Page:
This new, free resource was designed to help communities conserve tree canopy during construction. Making Your Community Forest-Friendly is a 3-part publication that describes the components of a “forest-friendly” community, provides a fillable PDF worksheet for evaluating existing local regulations, and highlights additional ideas for making a community forest-friendly, beyond regulatory changes.
Please join Brian’s wide circle of friends, family, and colleagues for this tree planting in his honor. At this time we don’t know if Brian will be able to be present.
Council Vice President Steve Harris presented Brian Skinner with the Council’s first Heartwood Award in recognition of Brian’s many years of volunteer service to the Council in almost every conceivable capacity! We appreciate you so much, Brian. Thank you for being a model for the rest of us of consistent, effective, warm-hearted, long-term leadership. You can read more about Brian in this blog profile from 2014, and in this blog post, Brian reflected on his [semi] retirement. Congrats, Brian, on receiving your well-deserved, first-ever NYSUFC Heartwood Award! Photos by Michelle Sutton
In 2012, the United Nations General Assembly declared that 21 March of each year is to be observed as the International Day of Forests.
This global celebration of forests provides a platform to raise awareness of the importance of all types of woodlands and trees, and celebrate the ways in which they sustain and protect us.
- Forests and trees store carbon, which helps mitigate the impacts of climate change in and around urban areas.
- Trees also improve the local climate, helping to save energy used for heating by 20-50 percent.
- Strategic placement of trees in urban areas can cool the air by up to 8 degrees Celsius, reducing air conditioning needs by 30 percent.
- Urban trees are excellent air filters, removing harmful pollutants in the air and fine particulates.
- Trees reduce noise pollution, as they shield homes from nearby roads and industrial areas.
- Local populations use the fruits, nuts, leaves and insects found in urban trees to produce food and medicines for use in the home, or as a source of income.
- Wood fuel sourced from urban trees and planted forests on the outskirts of cities provides renewable energy for cooking and heating, which reduces pressures on natural forests and our reliance on fossil fuels.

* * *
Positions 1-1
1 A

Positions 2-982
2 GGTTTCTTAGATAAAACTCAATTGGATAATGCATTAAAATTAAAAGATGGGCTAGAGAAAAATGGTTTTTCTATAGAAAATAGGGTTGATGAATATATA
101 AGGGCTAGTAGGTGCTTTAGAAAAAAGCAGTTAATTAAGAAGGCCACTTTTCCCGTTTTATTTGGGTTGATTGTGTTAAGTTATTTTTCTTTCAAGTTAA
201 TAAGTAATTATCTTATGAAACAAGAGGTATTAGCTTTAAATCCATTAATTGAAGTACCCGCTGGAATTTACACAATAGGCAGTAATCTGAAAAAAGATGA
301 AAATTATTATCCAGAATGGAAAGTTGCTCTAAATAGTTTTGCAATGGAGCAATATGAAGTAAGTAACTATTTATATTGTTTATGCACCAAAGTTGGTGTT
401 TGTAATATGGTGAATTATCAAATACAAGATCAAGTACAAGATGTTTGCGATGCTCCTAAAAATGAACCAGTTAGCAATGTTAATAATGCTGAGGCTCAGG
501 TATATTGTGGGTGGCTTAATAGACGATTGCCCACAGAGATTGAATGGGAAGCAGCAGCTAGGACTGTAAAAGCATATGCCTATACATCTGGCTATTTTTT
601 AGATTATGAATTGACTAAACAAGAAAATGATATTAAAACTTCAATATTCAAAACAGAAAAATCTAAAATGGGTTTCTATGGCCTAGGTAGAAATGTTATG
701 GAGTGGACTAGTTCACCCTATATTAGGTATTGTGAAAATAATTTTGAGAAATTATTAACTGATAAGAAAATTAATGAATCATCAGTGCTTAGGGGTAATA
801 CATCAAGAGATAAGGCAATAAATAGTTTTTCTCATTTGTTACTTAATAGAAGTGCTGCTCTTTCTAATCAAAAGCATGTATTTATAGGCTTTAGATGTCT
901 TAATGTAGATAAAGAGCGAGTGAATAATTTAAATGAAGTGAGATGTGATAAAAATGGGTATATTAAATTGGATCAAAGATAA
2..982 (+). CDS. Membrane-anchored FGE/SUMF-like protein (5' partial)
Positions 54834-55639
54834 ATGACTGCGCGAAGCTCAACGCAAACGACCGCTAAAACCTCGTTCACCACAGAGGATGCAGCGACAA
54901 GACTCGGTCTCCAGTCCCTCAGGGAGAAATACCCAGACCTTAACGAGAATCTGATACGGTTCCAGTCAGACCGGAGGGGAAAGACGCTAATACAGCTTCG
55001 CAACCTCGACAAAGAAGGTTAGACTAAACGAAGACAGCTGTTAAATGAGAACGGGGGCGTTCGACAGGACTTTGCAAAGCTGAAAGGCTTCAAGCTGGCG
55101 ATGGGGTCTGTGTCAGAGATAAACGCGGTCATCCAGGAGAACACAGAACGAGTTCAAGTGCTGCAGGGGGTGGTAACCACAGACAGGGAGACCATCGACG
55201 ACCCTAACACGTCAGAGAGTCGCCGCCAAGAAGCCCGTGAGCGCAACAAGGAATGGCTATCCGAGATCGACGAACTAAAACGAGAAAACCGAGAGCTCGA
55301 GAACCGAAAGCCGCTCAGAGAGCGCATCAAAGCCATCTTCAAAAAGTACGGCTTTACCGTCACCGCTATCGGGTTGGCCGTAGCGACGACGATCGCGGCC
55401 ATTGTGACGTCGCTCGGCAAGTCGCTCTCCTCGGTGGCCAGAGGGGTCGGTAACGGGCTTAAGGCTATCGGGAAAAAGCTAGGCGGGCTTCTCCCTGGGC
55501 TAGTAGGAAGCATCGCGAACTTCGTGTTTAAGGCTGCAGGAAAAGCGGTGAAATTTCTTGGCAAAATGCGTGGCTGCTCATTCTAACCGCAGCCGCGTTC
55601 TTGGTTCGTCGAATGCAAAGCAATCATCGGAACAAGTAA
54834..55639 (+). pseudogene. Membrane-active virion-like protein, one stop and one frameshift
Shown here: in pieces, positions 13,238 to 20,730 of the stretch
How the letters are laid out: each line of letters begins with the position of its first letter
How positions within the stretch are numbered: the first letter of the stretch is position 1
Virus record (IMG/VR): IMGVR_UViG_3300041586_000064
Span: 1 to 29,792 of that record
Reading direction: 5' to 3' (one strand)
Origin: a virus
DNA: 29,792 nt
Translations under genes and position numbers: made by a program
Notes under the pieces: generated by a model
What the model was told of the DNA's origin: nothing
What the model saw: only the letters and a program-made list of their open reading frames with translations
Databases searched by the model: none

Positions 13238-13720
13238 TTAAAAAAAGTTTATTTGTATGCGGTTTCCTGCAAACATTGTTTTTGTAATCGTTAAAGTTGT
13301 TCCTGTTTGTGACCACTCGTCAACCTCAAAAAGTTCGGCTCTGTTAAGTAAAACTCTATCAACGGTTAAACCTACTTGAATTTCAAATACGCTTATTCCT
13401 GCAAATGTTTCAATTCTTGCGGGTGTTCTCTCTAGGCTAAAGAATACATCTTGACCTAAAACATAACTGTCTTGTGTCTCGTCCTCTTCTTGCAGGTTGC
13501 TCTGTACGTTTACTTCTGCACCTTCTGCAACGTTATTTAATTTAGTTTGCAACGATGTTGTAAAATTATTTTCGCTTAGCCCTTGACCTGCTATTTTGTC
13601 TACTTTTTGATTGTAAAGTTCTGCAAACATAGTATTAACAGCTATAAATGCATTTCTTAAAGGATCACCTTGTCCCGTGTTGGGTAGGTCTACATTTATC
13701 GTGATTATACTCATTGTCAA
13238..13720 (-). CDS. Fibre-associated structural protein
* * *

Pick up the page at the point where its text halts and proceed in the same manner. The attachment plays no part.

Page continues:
- Forests in and around urban areas help to filter and regulate water, contributing to high-quality freshwater supplies for hundreds of millions of people. Forests also protect watersheds and prevent flooding as they store water in their branches and soil.
- Well-managed forests and trees in and around cities provide habitats, food and protection for many plants and animals, helping to maintain and increase biodiversity.
- Forests in cities and surrounding areas generate tourism, create tens of thousands of jobs and encourage city beautification schemes, building dynamic, energetic and prosperous green economies.
- Urban green spaces, including forests, encourage active and healthy lifestyles, improve mental health, prevent disease, and provide a place for people to socialize.
2018 Arbor Day Community Grant Notice
The NYS Urban Forestry Council is pleased to announce available funding for small communities to have a 2018 Arbor Day tree planting event and to establish a community based forestry program. This funding has been provided by the USDA Forest Service and the NYS DEC Urban Forestry Program (and is not associated with the Arbor Day Foundation nor is part of the NYSDEC EPF community grants program).
Grants of up to $1,000 will be awarded to communities or non-profits (that work in partnership with communities) to celebrate Arbor Day 2018 by both planting a tree (or trees) … and forming a volunteer tree committee or tree board within the municipality. To be considered for a grant, please complete and return the application and requested documentation (PDF format) (Word format here).
Besides planting trees, the intent of this grant is to help promote and establish a meaningful community forestry program. Communities that are currently a Tree City USA or those that have any component of the Tree City USA program, such as a tree ordinance, tree board, tree inventory or management plan are ineligible. Previous NYS Arbor Day Community Grant recipients are also ineligible.
The Utica Police Department and the Central New York Conservancy have formed a partnership to ensure safety in Utica’s Olmsted parks.
“We are collaborating with the Central New York Conservancy to recruit and train volunteers who will help the Utica Police Department keep our parks safe,” said Edward Noonan, deputy chief of police.
“The Conservancy has completed a number of major projects to beautify and enhance Utica’s three main parks–FT Proctor, TR Proctor, and Roscoe Conkling Parks–as well as the Memorial Parkway,” continued Noonan. “We will work together so the community can use and enjoy the City’s wonderful park system.”